Gran Turismo Sport hands-on: Content vs quality

Chris Stead 31 July 2017 NEWS


We've just returned from an extensive hands-on session with Gran Turismo Sport at Polyphony Digital’s Tokyo headquarters.

Flinging an Audi R18 TDI around Nürburgring in Gran Turismo Sport is one of the most intense and enjoyable gaming experiences I’ve ever had. The sheer speed at which the PlayStation 4 Pro delivers the content in Polyphony’s long-gestating, seventh entry in the series, is truly a wonder to behold. The quality on offer is breathtaking, and when it’s displayed at 4K and 60fps, it feels like you’re hanging on to the steering wheel for dear life.

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It’s challenging but in the most rewarding of ways. The precision in each car’s physics is not only matched by the detail in the road surface with its shifts in structure and camber but also in their visualisation. Despite the speed at which the R18 travels and the pace at which the environment and corners were coming to meet me, I was able to react on instinct effectively. Choose a slower vehicle than the R18 or a more straightforward circuit, the visceral onslaught scales back accordingly, but it remains buttery smooth.

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It’s a testament to Polyphony Digital’s hard work that the game’s insane level of detail helps it reach beyond its virtual confines. Such is the quality of Polyphony Digital’s work on Gran Turismo Sport, that the application of what I’ve learned from two decades of real-world driving transferred to the experience honestly and truly.

For example, I wasn’t reliant on a gaudy driving line or lurid visual markers in Gran Turismo Sport to nail the apex of a corner. You could just tell where to turn because it’s rendered so realistically and the feel of a car accelerating, braking and rolling through the turn is so intuitive to understand. This is only one small element of the game, but it’s in these small elements that the quality and effort put into the design pays off. And when you add all these small elements together, the racing just feels great.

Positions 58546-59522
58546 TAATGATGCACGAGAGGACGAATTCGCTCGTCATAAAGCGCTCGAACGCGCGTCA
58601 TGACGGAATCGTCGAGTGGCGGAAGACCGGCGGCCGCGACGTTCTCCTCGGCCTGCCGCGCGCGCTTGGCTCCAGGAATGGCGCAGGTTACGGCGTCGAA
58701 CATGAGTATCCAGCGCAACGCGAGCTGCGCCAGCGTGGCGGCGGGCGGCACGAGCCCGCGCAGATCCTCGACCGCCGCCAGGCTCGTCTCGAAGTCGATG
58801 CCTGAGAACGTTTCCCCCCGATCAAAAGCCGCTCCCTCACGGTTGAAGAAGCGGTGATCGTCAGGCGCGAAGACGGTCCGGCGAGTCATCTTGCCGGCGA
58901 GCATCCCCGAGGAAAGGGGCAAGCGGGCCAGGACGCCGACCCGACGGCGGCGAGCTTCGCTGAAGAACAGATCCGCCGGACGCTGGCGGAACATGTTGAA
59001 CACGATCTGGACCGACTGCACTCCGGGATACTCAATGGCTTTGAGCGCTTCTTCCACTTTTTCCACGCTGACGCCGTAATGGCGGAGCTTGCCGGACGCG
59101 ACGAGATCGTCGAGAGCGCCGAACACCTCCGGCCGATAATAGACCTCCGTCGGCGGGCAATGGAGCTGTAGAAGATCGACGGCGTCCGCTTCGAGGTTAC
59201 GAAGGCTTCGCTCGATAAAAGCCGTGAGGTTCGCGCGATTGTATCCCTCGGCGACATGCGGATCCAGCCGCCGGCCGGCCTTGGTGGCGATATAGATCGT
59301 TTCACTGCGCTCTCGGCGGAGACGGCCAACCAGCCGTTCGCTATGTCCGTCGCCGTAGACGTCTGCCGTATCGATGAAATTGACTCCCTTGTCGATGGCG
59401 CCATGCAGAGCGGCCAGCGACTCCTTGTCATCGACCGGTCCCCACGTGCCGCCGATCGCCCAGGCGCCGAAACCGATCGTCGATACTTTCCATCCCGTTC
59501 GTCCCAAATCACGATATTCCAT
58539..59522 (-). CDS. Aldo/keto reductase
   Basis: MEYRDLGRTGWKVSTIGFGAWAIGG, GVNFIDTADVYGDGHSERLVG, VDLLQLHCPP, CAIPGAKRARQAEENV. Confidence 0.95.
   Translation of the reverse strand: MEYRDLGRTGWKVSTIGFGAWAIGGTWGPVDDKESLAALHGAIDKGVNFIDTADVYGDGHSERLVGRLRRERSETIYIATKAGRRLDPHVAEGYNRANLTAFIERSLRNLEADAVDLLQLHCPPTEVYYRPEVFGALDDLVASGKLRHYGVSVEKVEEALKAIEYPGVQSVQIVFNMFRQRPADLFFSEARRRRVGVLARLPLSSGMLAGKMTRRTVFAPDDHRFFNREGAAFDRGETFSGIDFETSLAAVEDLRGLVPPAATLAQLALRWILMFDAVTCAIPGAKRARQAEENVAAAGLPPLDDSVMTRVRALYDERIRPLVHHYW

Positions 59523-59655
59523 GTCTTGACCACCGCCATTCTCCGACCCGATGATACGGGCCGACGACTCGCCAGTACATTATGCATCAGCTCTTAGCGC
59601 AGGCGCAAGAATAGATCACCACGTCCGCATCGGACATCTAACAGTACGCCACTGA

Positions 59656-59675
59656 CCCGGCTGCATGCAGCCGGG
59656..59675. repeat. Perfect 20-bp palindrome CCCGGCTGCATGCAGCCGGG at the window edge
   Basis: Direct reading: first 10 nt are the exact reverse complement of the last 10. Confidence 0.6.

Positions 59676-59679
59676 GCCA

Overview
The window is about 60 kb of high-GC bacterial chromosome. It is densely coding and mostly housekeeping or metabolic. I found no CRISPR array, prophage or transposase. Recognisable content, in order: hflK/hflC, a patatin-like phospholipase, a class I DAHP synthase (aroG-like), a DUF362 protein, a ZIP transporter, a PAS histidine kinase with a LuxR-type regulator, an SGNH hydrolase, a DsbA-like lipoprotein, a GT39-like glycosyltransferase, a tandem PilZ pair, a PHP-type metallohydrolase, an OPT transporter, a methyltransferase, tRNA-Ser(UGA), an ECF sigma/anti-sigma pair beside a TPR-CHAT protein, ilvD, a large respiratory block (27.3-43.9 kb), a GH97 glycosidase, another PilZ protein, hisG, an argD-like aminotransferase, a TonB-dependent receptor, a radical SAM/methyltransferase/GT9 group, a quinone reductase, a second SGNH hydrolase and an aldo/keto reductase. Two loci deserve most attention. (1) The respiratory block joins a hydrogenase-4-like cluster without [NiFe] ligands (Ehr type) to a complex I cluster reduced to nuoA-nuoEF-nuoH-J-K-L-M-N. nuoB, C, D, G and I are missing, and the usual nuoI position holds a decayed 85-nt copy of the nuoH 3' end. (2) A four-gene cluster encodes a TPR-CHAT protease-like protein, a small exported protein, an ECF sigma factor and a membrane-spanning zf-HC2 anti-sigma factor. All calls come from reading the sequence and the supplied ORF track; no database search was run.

Admittedly, I played using the brilliant Thrustmaster T-GT Steering Wheel, which is an experience beyond the means of most PS4 owners, but the core gameplay is undeniable. Even the audio (previously a weak point for the Gran Turismo series) is terrific in Gran Turismo Sport, further submerging you into the driver’s seat.


Yamauchi’s dedication

During a tour of Polyphony Digital’s studio, CEO and producer Kazunori Yamauchi took me from desk to desk, talking through how individual staff members work working on Gran Turismo Sport. Each polishing the minutiae like the game’s existence depend on it, even if most would consider it superfluous. At one point, we came across a young lady working on a Ferris Wheel, its intricate steel work meant it was quite a complex asset. He zoomed right into a small steel beam and where it joined another, one of maybe a hundred across the whole object. Sure enough, there were six individual bolts holding the two beams together.